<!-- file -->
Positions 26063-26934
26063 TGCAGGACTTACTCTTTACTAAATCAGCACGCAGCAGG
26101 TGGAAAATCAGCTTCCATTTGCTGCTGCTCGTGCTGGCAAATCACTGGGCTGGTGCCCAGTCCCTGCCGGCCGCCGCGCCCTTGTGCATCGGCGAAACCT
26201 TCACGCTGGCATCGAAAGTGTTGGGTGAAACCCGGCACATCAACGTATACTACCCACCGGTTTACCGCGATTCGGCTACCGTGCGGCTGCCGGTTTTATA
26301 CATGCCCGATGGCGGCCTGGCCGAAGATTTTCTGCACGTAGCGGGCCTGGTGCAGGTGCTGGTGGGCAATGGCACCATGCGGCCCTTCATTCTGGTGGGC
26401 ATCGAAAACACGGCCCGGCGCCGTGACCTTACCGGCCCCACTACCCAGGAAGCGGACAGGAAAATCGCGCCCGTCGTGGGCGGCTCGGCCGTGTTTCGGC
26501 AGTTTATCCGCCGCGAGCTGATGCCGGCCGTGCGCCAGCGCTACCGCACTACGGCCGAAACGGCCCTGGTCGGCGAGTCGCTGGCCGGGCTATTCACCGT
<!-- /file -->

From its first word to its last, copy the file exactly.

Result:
Positions 26063-26934
26063 TGCAGGACTTACTCTTTACTAAATCAGCACGCAGCAGG
26101 TGGAAAATCAGCTTCCATTTGCTGCTGCTCGTGCTGGCAAATCACTGGGCTGGTGCCCAGTCCCTGCCGGCCGCCGCGCCCTTGTGCATCGGCGAAACCT
26201 TCACGCTGGCATCGAAAGTGTTGGGTGAAACCCGGCACATCAACGTATACTACCCACCGGTTTACCGCGATTCGGCTACCGTGCGGCTGCCGGTTTTATA
26301 CATGCCCGATGGCGGCCTGGCCGAAGATTTTCTGCACGTAGCGGGCCTGGTGCAGGTGCTGGTGGGCAATGGCACCATGCGGCCCTTCATTCTGGTGGGC
26401 ATCGAAAACACGGCCCGGCGCCGTGACCTTACCGGCCCCACTACCCAGGAAGCGGACAGGAAAATCGCGCCCGTCGTGGGCGGCTCGGCCGTGTTTCGGC
26501 AGTTTATCCGCCGCGAGCTGATGCCGGCCGTGCGCCAGCGCTACCGCACTACGGCCGAAACGGCCCTGGTCGGCGAGTCGCTGGCCGGGCTATTCACCGT